The house-buying process
As property experts, we will guide you through the house-buying process. Whether you need advice on local market conditions, explaining the Home Report in more detail, tax or offering strategy we can help.
How does the Scottish house-buying system work?
When someone decides to sell their home in Scotland they (or their estate agent) must arrange for a Home Report to be carried out. The Home Report contains basic information about the condition of the property, a valuation and an Energy Performance Certificate and the Report can be relied upon by the purchaser to obtain a mortgage. The property can then go on the market.
The property is likely to be marketed at either ‘Offers over £x’ or ‘£x Fixed price’.
‘Offers over’ indicates that the seller expects to receive offers over a certain minimum stated price. The percentage over the stated asking price that properties sell for varies from area to area and even depends on the type of property and the general level of market activity. In any market the laws of supply and demand apply and where there is a lot of demand purchasers have to ‘bid up’ to try and secure properties. We can advise you of the current market conditions.
Where a property is offered for sale as a ‘Fixed price’ this indicates that the seller should accept the first unconditional offer they receive for the price stated. Time is therefore of the essence if there is more than one interested party.
Offers must be submitted in writing by a Scottish solicitor. The [vast majority] of Scottish Solicitors use an agreed form of purchase contract. The main reason for doing this is so that the buying and selling process can happen as quickly as possible. It is therefore important that you consult us as early as possible in your search for a new home and have the following ready:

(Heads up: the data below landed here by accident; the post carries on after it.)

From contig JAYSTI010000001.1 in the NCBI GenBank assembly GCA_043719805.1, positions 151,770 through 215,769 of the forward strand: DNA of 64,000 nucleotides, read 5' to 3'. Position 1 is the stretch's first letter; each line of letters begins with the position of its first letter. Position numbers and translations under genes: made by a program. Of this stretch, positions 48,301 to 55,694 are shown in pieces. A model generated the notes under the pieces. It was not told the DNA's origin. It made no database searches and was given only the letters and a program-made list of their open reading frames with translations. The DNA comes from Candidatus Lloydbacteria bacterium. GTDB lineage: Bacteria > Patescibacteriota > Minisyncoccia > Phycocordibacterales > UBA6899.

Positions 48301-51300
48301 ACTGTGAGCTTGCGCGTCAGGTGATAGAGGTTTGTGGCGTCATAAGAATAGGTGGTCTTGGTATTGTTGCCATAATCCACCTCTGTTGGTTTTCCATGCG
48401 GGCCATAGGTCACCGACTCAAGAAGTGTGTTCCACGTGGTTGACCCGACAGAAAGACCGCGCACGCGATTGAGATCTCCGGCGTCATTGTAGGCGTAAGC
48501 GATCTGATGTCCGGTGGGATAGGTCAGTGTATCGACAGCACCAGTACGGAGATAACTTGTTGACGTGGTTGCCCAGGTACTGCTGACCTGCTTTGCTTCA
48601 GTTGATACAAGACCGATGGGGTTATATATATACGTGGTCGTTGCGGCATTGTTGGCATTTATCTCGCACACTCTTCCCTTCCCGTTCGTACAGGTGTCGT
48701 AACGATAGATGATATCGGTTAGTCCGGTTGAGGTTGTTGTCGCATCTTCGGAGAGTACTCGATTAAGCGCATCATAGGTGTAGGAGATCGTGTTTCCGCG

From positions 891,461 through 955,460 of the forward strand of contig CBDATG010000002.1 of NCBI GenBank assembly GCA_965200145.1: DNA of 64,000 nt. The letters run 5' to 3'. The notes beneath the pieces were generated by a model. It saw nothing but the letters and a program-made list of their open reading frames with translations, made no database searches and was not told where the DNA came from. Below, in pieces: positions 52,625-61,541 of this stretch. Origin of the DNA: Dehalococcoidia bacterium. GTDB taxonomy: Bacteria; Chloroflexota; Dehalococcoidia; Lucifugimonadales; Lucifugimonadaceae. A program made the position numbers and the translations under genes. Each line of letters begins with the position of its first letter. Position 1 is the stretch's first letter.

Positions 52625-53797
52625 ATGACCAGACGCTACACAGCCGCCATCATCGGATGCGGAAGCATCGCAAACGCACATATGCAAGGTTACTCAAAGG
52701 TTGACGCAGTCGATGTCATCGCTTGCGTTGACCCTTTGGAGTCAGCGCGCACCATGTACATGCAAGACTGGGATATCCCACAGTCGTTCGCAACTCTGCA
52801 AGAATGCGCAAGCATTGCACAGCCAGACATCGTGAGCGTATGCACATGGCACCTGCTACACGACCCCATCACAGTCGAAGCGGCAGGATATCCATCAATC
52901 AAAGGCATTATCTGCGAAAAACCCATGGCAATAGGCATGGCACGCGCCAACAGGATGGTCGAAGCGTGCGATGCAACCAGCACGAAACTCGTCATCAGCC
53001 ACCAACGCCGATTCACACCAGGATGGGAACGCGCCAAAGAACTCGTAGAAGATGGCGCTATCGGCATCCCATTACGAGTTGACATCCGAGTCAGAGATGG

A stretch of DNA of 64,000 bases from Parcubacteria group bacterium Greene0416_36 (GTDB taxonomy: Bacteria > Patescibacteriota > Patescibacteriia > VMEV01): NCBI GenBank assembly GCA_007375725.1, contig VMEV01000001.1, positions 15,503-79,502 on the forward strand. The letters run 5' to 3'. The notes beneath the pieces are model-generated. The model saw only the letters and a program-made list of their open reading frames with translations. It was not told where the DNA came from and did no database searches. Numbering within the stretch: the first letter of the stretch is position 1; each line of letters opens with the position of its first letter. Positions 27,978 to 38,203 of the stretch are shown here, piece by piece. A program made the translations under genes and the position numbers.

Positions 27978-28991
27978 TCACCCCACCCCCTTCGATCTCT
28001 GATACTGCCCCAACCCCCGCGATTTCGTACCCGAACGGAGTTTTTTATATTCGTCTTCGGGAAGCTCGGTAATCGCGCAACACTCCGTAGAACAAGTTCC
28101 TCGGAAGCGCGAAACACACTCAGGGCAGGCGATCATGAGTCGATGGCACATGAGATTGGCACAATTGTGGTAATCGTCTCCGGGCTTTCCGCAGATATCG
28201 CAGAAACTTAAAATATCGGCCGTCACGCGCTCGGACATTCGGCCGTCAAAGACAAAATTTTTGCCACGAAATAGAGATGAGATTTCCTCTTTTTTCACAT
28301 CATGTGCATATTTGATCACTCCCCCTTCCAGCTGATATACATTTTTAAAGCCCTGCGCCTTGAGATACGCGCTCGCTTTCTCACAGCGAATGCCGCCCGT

- Proof of ID
- Proof of address
- Written confirmation that you have funds in place which will include proof of the source of the funds. So, typically we need to see a copy of your mortgage offer and bank statements showing the source of your deposit.
The offer becomes legally binding when there are no outstanding conditions or qualifications on either side. In straightforward purchases this can happen quickly so it’s important to be ready for this. Often, however, the process of reaching a legally binding agreement (known as ‘the conclusion of missives’) can be protracted if unexpected issues crop up, such as a lack of planning permission for a recently added extension or the water supply to the property turns out to be a private supply not mains supply as previously thought.
In advance of the agreed date of entry we will send you a statement showing how much money you will require to send us to allow us to settle the transaction.
Top tips if selling in another part of the UK and buying in Scotland
- Consult us early!
- Try to avoid making the date of your sale and the date of your purchase the same day. Not only could this be incredibly stressful for you but it presents a logistical challenge to get the money from the solicitor dealing with your sale to us in good time. The financial penalties for not settling the transaction in time (breach of contract) are not insignificant.
What is Land and Buildings Transaction Tax?
Land and Buildings Transaction Tax (LBTT) replaced the Stamp Duty regime in 2015. It is essentially a purchase tax which applies to residential and commercial land and buildings. Current rates (with an online calculator) can be found on www.revenue.scot
What is Additional Dwelling Supplement?
The Additional Dwelling Supplement is a supplement you pay on top of any LBTT payable and it applies when you purchase a second home in Scotland (it applies regardless of where your ‘first home’ is located) for more than £40,000 whether it be a holiday home, a buy-to-let property or you simply buy your next home before you’ve sold your current home. Repayment of the Additional Dwelling Supplement is, in certain circumstances, possible and we can advise you further on this and make a claim on your behalf. Current rates can be found on www.revenue.scot